As we look at what the purpose of the church is, we can’t escape all the “one another” statements in Scripture; and when we look at them closely, we discover that they are commands, not just suggestions. For instance, Paul says in Romans 15:7, “Receive one another, just as Christ also received us, to the glory of God.” Instead of pointing out the faults of the other members of the body, we are to receive them graciously, just as Christ received us into the body. Another example: Paul tells us in Ephesians 4:2 that we should be “bearing with one another in love.” What does that mean? Very simply, it means that, as members of the body, we should be “putting up with” the other members of the body; not complaining or with grudging acceptance, but in love. We are to put up with each other’s failures and foibles, not expecting anything in return, simply giving unconditional acceptance as we would expect others to do for us.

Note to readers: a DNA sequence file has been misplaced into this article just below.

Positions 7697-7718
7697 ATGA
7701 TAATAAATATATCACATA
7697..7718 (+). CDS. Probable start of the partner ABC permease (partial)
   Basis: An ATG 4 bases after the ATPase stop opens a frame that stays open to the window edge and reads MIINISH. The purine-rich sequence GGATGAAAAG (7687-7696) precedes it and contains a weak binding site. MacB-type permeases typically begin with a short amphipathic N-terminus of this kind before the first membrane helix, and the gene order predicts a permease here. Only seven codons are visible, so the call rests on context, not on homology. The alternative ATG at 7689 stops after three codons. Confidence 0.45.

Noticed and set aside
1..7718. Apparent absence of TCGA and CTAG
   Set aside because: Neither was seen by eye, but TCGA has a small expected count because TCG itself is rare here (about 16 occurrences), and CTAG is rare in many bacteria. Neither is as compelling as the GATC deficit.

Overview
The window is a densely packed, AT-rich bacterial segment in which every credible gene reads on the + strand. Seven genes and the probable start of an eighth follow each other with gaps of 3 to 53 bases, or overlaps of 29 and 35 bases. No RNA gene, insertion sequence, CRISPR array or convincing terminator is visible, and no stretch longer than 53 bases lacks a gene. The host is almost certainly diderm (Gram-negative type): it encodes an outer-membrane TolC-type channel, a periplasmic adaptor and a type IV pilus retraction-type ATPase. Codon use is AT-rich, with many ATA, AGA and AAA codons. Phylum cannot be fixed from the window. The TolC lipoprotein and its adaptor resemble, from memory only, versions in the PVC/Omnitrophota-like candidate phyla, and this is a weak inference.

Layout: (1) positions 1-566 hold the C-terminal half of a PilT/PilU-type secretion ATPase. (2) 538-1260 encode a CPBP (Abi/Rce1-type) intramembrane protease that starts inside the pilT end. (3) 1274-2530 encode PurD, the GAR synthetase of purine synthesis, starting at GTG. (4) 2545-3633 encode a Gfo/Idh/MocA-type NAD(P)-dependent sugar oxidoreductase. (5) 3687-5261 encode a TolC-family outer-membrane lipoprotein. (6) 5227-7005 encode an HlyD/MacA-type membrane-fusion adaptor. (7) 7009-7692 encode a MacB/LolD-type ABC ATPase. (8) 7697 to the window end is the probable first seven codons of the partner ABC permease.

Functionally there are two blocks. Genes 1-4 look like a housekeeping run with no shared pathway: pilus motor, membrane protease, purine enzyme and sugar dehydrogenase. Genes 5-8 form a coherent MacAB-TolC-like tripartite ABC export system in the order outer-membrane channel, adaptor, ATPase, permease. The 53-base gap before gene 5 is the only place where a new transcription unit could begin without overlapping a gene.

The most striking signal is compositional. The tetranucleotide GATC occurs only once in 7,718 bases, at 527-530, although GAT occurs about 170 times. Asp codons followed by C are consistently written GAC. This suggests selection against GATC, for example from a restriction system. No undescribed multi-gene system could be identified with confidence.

Paul tells us in Romans 14:19 that we should pursue the things by which we may build up one another. This reference draws us back to the body of Christ being compared to a building. The members of the body should pursue the things that build each other up. If we are involved in construction, we are looking for ways that we can improve the building on which we are working. I worked for a man once who told me that I seemed to be better at destruction than construction. You know, destruction is easier. You don’t need a lot of skills; you don’t need a detailed plan. Just go in and start tearing things apart.
The same is true of the church. It’s a lot easier to tear it apart than to build it up. It’s a lot easier to criticize than to compliment. It’s a lot easier to assume the worst than to think the best. Tearing people down seems to come easier than building them up. What we need in the body of Christ is construction, not demolition.